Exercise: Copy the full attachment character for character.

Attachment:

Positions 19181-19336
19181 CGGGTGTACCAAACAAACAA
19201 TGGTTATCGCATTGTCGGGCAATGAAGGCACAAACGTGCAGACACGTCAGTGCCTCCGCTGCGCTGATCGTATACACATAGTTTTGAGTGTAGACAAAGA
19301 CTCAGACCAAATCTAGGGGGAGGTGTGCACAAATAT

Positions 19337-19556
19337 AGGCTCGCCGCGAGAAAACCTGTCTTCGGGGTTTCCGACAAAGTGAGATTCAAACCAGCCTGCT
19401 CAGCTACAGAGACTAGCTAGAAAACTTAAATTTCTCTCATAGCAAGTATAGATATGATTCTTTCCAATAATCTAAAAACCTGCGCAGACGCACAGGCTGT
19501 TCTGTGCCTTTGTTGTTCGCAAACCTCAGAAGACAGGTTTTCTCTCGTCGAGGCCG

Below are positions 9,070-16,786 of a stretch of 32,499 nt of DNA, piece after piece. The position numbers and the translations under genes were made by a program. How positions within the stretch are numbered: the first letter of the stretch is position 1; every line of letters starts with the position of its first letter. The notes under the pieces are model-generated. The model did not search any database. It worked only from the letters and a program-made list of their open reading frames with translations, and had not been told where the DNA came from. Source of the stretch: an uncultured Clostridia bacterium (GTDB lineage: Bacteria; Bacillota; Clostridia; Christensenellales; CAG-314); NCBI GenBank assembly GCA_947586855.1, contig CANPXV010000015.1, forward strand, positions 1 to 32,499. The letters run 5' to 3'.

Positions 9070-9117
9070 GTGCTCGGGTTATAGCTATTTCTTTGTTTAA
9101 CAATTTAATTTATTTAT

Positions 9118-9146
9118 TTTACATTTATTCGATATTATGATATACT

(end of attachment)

Positions 19181-19336
19181 CGGGTGTACCAAACAAACAA
19201 TGGTTATCGCATTGTCGGGCAATGAAGGCACAAACGTGCAGACACGTCAGTGCCTCCGCTGCGCTGATCGTATACACATAGTTTTGAGTGTAGACAAAGA
19301 CTCAGACCAAATCTAGGGGGAGGTGTGCACAAATAT

Positions 19337-19556
19337 AGGCTCGCCGCGAGAAAACCTGTCTTCGGGGTTTCCGACAAAGTGAGATTCAAACCAGCCTGCT
19401 CAGCTACAGAGACTAGCTAGAAAACTTAAATTTCTCTCATAGCAAGTATAGATATGATTCTTTCCAATAATCTAAAAACCTGCGCAGACGCACAGGCTGT
19501 TCTGTGCCTTTGTTGTTCGCAAACCTCAGAAGACAGGTTTTCTCTCGTCGAGGCCG

Below are positions 9,070-16,786 of a stretch of 32,499 nt of DNA, piece after piece. The position numbers and the translations under genes were made by a program. How positions within the stretch are numbered: the first letter of the stretch is position 1; every line of letters starts with the position of its first letter. The notes under the pieces are model-generated. The model did not search any database. It worked only from the letters and a program-made list of their open reading frames with translations, and had not been told where the DNA came from. Source of the stretch: an uncultured Clostridia bacterium (GTDB lineage: Bacteria; Bacillota; Clostridia; Christensenellales; CAG-314); NCBI GenBank assembly GCA_947586855.1, contig CANPXV010000015.1, forward strand, positions 1 to 32,499. The letters run 5' to 3'.

Positions 9070-9117
9070 GTGCTCGGGTTATAGCTATTTCTTTGTTTAA
9101 CAATTTAATTTATTTAT

Positions 9118-9146
9118 TTTACATTTATTCGATATTATGATATACT